Mary and Anahata small pic

Mary Humphreys and Anahata

Traditional English Folk Music

Reviews - Fenlandia, EDS

Reviews->Fenlandia - Joan Crump, EDS

Joan Crump, EDS, Summer 2007


Mary Humphreys & Anahata

WildGoose WGS340CD
With a title like Fenlandia, it will come as no surprise that the inspiration for this CD comes from the Cambridgeshire countryside that Mary Humphreys and Anahata call home. Songs and tunes collected locally by the blind folk song collector Ella Bull make up much of the material, with a couple of Welsh tunes thrown in for good measure (Mary cannot forget where she comes from, after all).

The liner notes, which give insight into both Ella's collecting and the singing of her subject, Charlotte Dann, make for interesting reading. But it's the music which naturally takes centre stage, and it doesn't disappoint.

The jolly songs are very jolly indeed: 'The Nutting Song', 'Elwina of Waterloo' (described as 'The Mills and Boon version of the Battle of Waterloo'), 'The Hungry Army' (which is given a subtle topical twist) and 'We'll be All Smiles Tonight' all feel ready- made for a session singalong. But there is also a good contrasting selection of ballads. I particularly enjoyed 'Lucy Wan', performed unaccompanied here, and sung with a very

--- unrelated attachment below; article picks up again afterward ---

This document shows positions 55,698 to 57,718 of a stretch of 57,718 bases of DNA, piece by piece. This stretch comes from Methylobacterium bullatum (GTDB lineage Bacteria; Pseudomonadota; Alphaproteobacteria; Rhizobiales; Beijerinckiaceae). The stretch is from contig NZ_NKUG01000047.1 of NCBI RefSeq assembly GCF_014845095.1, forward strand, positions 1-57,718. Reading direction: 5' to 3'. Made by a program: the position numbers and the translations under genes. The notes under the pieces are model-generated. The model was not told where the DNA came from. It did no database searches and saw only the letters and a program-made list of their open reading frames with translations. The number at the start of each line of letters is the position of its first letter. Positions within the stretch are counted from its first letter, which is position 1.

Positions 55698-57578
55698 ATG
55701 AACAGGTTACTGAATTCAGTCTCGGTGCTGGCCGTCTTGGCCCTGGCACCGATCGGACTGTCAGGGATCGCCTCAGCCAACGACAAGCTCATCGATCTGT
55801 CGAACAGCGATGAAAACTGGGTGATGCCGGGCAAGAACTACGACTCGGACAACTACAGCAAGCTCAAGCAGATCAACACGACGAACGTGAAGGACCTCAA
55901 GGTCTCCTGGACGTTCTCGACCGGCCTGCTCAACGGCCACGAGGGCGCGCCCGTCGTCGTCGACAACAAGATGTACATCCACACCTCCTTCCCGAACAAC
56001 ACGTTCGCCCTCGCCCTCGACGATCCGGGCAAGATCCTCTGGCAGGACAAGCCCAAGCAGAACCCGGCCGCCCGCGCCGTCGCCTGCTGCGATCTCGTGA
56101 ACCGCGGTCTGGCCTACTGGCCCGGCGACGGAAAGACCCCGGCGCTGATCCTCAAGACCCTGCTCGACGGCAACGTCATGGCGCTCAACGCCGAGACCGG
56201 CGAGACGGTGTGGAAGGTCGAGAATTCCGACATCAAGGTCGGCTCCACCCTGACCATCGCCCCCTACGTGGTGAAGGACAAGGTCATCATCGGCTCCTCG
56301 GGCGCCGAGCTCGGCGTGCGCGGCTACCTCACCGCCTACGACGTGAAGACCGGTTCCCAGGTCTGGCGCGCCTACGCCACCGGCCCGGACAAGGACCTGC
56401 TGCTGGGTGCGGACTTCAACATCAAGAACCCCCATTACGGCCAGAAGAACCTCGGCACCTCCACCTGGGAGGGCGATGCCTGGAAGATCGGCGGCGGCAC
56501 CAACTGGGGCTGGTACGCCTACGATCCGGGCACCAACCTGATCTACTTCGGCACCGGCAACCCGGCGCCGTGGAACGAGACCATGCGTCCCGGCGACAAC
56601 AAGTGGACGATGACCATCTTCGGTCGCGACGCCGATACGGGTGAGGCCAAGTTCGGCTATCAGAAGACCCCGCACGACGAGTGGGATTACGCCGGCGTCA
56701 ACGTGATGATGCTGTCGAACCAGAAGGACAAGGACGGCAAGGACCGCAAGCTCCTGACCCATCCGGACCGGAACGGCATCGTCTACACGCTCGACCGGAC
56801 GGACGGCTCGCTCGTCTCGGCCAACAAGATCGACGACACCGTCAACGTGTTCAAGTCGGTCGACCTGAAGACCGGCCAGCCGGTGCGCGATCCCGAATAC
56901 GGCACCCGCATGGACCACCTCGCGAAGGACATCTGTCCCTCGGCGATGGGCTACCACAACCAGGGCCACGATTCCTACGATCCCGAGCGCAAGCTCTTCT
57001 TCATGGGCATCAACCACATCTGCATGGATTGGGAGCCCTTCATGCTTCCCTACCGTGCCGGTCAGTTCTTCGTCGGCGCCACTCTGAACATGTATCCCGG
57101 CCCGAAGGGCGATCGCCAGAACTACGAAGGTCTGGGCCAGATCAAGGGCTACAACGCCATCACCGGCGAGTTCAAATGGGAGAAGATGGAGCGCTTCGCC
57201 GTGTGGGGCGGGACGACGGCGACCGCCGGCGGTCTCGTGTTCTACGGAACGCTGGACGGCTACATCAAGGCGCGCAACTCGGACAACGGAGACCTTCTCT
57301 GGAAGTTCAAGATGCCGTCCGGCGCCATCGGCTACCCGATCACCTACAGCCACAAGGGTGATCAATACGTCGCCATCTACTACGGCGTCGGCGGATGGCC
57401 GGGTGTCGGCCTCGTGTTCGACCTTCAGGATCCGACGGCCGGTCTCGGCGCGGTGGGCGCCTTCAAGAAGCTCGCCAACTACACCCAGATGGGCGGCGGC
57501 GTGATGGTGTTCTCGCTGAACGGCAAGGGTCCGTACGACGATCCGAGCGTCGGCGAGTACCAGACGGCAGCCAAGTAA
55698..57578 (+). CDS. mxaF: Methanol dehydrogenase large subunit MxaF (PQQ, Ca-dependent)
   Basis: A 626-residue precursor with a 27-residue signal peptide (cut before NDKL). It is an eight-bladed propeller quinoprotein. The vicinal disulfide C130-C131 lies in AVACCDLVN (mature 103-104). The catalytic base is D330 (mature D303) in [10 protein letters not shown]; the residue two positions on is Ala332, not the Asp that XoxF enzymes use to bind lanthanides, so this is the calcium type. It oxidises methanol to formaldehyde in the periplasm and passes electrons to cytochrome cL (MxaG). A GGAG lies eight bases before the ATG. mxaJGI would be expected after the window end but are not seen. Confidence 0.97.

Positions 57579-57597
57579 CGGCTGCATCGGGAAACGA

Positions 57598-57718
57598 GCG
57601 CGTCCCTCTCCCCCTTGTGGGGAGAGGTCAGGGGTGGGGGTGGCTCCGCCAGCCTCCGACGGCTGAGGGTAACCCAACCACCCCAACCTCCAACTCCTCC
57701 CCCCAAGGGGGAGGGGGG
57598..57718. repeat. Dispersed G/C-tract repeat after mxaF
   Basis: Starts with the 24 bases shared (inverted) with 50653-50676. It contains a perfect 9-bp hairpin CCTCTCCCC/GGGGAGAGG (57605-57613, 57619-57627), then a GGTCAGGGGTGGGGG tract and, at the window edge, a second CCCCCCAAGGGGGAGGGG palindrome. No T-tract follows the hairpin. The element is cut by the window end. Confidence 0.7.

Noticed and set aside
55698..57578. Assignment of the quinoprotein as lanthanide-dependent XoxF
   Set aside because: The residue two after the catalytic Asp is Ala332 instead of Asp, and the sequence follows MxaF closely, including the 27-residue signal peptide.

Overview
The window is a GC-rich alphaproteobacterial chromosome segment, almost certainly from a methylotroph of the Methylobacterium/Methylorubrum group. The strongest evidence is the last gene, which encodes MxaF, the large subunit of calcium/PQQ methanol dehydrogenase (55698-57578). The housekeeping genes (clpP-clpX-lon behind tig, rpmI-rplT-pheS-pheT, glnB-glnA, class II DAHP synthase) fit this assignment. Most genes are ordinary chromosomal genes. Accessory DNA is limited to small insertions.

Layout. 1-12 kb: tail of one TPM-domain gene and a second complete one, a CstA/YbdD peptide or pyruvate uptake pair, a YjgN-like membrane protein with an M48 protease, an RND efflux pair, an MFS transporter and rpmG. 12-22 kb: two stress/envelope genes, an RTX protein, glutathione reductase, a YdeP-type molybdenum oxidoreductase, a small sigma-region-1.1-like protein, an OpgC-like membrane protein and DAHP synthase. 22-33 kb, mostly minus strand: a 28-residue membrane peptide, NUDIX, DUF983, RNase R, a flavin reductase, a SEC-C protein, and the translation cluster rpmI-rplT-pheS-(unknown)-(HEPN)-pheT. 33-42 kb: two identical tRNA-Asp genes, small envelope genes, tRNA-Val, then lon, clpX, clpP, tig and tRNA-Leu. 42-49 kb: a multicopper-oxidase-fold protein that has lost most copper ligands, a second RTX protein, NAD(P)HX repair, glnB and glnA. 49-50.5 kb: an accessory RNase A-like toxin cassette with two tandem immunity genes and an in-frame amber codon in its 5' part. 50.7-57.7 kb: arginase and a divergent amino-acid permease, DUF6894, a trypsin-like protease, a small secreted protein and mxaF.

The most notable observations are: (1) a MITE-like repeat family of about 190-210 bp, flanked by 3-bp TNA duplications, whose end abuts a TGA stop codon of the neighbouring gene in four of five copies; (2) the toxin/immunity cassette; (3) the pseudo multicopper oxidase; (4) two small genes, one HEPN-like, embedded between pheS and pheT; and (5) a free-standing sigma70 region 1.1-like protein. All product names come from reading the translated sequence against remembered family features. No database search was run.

light touch. 'Lord Thomas and Fair Eleanor' is also beautifully sung, but accompanied by the banjo and cello. The cello makes another appearance on 'Polly Vaughan' - again, a very light touch and simple arrangement which lets the song shine. It's always a delight to hear really sensitively played cello in folk music - something about the depth of sound, which you simply don't get with the smaller stringed instruments, sits perfectly under the voice, enhancing without overpowering.

Not that Mary's voice would be easily overpowered: she has a vocal style that many younger folk singers could learn from. It's refreshing to hear a woman using the full range of her voice to such good effect, and not restricting herself to the sort of pretty-pretty head voice singing that's currently quite popular. That's what lends the diverse songs here their variety and colour.

Fenlandia is a really enjoyable CD: solidly traditional songs and tunes, interesting background material which gives context to the music, and lovely singing and playing. What more could you ask?

Joan Crump